Most time-series data analysis techniques aggregate data into fixed time intervals, which smooths the data and makes it easier to interpret and analyze. When you write queries for data in this form, you need an efficient way to aggregate raw observations, which are often noisy and irregular, in to fixed time intervals. Timescale does this using time bucketing, which gives a clear picture of the important data trends using a concise, declarative SQL query.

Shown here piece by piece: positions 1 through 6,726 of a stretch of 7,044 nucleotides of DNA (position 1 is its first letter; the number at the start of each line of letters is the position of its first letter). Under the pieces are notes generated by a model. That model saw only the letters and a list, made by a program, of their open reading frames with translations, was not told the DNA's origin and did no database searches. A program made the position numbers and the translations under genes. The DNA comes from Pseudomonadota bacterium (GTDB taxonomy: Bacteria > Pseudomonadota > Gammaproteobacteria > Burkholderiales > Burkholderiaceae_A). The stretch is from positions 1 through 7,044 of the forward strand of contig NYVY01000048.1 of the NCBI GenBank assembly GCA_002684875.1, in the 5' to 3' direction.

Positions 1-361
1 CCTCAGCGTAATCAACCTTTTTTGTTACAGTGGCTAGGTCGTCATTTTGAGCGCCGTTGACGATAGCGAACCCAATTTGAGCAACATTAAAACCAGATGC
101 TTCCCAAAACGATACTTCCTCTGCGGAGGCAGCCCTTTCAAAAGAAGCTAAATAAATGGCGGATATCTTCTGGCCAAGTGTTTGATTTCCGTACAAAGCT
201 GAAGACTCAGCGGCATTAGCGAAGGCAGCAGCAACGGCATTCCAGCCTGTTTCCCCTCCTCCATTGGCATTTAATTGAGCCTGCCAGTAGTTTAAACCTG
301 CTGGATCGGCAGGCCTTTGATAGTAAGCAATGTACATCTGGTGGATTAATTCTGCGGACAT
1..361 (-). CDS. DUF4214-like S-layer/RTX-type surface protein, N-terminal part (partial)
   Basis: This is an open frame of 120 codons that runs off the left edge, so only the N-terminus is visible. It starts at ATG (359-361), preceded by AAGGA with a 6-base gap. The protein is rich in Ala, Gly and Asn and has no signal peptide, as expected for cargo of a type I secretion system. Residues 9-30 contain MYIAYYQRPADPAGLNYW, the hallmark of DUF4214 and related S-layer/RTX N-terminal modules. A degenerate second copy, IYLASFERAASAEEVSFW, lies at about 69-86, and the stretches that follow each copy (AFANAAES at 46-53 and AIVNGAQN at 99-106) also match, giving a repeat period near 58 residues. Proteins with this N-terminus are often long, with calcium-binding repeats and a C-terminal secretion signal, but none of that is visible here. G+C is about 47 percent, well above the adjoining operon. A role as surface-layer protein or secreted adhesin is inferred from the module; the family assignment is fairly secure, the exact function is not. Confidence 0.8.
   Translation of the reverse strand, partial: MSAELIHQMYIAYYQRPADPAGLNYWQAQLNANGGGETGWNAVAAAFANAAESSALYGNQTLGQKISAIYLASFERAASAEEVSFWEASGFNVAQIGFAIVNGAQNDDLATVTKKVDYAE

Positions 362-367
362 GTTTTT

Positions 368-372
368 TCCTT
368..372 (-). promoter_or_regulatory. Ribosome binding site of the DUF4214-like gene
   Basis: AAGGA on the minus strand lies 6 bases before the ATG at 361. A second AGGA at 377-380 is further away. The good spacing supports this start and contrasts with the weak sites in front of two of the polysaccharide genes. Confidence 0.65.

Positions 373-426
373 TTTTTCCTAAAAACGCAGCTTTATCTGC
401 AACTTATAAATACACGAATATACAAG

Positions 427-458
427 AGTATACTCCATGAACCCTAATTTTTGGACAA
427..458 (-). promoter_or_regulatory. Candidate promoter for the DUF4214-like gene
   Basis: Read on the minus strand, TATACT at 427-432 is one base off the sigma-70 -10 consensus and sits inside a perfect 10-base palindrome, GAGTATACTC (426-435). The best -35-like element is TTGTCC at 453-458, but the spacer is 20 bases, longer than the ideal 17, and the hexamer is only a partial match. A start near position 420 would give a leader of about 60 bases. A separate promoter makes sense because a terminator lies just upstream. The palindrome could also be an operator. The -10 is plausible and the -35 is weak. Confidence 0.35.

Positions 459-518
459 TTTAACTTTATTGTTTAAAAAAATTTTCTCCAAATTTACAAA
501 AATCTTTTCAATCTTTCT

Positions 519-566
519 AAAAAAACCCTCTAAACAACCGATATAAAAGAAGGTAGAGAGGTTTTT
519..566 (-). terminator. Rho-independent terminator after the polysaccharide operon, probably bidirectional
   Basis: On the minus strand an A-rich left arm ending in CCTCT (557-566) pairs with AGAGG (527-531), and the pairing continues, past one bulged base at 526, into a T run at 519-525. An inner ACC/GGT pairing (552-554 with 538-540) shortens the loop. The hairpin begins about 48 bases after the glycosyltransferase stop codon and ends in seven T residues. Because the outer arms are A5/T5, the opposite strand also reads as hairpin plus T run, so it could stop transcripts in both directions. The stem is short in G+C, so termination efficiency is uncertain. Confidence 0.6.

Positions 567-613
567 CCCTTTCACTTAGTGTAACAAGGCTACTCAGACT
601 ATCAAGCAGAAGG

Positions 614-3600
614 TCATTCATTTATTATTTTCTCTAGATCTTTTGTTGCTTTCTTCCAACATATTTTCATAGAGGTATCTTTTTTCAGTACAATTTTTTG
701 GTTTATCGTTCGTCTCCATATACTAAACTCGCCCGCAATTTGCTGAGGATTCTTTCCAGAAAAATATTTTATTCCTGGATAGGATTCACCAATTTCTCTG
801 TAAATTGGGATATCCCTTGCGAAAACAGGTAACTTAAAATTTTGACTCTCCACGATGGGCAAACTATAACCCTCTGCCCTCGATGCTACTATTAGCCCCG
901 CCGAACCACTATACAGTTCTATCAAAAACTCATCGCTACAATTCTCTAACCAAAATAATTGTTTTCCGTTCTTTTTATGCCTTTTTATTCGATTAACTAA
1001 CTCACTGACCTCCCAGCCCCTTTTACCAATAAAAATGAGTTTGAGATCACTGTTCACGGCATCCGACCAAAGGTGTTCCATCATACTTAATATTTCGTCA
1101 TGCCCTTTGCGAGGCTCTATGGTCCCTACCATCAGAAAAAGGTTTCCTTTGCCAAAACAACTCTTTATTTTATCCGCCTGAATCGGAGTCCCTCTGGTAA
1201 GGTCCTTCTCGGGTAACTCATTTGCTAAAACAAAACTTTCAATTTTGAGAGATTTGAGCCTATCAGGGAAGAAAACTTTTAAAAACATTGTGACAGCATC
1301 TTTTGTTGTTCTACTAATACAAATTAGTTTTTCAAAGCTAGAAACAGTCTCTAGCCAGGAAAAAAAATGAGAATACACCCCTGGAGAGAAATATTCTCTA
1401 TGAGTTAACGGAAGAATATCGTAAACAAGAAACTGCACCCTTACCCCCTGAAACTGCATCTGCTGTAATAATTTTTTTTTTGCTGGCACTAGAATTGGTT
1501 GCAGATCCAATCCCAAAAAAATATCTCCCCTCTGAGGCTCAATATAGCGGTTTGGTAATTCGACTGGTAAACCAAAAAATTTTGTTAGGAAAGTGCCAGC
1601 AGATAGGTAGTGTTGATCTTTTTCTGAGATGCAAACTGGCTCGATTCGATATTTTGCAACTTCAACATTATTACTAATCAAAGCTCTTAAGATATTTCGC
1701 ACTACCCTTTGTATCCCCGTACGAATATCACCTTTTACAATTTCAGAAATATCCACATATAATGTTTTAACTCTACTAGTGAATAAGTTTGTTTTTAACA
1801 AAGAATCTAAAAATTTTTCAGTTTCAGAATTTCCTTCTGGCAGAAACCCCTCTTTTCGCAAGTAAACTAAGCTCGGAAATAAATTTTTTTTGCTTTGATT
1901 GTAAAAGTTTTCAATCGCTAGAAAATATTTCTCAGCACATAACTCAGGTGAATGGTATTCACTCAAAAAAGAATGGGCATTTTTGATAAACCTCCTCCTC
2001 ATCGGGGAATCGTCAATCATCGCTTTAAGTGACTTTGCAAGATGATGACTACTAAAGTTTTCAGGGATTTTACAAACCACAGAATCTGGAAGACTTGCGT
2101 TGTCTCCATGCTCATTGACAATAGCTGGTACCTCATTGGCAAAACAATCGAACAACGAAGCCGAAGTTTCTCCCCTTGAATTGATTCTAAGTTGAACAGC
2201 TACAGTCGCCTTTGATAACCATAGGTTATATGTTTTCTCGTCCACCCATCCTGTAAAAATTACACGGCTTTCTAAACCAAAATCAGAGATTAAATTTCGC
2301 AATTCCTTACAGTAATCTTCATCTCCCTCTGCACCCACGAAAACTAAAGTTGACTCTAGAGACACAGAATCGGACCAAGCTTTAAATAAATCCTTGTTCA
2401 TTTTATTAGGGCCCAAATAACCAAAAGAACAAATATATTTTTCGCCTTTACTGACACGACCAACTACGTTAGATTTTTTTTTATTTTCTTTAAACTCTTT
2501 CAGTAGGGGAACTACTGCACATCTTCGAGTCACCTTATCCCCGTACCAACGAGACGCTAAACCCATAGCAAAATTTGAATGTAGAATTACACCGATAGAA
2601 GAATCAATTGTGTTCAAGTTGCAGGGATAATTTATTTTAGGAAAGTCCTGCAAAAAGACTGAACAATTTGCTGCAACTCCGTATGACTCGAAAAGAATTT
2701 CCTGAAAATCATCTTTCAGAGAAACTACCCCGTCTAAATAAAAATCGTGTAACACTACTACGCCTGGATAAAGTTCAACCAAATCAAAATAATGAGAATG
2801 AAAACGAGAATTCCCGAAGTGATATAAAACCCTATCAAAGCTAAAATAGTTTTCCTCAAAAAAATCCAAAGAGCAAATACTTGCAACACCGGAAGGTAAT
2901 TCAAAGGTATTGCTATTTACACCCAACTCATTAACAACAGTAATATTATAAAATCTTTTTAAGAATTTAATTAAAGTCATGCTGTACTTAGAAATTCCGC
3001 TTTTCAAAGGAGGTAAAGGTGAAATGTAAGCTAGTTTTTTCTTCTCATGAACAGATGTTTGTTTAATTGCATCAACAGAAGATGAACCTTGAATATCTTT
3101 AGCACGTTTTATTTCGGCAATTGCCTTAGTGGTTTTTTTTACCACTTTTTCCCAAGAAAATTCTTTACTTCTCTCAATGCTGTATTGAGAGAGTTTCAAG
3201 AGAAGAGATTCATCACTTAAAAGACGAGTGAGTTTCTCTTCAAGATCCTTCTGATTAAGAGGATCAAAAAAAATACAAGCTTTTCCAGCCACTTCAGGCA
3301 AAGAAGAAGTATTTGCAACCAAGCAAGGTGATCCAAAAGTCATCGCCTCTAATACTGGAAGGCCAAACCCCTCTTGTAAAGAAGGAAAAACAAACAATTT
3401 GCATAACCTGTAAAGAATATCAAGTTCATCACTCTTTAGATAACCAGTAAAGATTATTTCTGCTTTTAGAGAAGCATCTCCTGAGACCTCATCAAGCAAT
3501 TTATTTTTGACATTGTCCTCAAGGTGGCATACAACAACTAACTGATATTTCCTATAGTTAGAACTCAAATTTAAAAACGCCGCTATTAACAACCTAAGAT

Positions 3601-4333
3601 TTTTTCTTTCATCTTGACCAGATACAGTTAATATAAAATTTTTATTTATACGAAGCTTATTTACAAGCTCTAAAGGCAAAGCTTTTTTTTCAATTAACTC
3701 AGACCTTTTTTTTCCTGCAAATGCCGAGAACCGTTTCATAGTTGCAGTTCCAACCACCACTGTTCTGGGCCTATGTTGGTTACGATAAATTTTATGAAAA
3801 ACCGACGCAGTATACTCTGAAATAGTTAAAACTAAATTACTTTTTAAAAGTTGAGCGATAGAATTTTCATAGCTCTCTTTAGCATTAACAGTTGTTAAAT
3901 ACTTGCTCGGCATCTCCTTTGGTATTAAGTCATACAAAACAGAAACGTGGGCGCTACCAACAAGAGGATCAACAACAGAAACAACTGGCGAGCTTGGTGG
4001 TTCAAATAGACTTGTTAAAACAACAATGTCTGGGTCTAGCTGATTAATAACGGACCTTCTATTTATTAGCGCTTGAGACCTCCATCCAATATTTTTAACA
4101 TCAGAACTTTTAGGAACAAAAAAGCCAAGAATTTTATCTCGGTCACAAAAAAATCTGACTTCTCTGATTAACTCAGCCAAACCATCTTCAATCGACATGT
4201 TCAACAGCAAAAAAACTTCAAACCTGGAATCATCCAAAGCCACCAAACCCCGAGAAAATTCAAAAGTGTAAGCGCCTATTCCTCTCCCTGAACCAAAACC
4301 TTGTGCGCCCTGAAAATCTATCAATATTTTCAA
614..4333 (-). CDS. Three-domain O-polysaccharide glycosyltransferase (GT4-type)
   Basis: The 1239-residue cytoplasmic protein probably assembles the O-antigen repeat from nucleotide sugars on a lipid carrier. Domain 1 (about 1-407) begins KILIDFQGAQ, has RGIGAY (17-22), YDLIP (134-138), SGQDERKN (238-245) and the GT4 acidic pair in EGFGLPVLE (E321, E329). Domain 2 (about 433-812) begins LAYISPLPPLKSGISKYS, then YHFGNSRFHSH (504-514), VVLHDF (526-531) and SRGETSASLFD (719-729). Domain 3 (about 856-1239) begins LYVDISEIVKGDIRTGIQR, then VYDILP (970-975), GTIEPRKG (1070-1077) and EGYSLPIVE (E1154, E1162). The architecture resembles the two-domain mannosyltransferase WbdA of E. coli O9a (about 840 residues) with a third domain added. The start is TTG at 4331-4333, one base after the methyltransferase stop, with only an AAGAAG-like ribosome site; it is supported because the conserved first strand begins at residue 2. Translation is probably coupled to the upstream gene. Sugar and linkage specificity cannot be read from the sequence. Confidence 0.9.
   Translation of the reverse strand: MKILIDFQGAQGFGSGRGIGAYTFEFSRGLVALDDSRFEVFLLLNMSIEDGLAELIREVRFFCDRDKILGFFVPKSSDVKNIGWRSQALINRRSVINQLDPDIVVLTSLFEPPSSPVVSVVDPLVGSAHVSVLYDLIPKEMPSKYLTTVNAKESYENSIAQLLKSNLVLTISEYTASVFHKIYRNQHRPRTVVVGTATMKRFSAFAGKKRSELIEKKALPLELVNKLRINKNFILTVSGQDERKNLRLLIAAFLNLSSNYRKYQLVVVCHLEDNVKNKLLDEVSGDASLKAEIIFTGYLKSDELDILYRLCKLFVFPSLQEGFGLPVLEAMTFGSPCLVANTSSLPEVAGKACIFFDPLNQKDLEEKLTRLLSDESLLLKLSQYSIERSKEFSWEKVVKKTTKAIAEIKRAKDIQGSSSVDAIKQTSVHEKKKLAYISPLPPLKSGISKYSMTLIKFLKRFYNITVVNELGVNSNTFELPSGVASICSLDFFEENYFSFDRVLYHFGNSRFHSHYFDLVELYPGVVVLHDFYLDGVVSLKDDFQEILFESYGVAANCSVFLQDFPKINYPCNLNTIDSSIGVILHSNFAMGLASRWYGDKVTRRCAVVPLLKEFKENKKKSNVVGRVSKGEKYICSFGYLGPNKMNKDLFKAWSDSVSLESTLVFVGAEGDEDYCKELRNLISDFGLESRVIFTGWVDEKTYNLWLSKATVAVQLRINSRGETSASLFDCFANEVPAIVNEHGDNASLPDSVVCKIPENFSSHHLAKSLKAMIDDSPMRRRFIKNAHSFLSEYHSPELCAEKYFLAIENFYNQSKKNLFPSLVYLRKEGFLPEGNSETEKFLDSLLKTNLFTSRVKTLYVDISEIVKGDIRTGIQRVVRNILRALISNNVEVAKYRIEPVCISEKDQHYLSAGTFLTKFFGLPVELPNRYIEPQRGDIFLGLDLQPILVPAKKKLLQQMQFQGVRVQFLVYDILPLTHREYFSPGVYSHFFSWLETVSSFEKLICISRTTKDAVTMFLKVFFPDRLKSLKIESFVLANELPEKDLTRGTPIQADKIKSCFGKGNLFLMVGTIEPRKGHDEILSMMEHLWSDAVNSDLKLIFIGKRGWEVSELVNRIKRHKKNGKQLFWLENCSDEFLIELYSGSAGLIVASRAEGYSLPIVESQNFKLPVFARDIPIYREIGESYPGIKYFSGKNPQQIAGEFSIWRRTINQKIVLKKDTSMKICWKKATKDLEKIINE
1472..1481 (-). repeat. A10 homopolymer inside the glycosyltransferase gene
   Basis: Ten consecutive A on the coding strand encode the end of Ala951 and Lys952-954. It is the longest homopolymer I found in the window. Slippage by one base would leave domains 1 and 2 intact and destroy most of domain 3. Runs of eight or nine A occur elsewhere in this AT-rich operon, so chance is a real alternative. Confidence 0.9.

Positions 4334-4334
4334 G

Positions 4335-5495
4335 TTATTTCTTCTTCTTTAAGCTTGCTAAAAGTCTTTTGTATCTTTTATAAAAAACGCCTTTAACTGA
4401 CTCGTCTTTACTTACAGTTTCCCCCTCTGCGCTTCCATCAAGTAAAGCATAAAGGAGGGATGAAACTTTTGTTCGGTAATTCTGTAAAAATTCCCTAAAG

Sorting data into time buckets works well in most cases, but problems can arise if there are gaps in the data. This can happen if you have irregular sampling intervals, or you have experienced an outage of some sort. You can use a gapfilling function to create additional rows of data in any gaps, ensuring that the returned rows are in chronological order, and contiguous.


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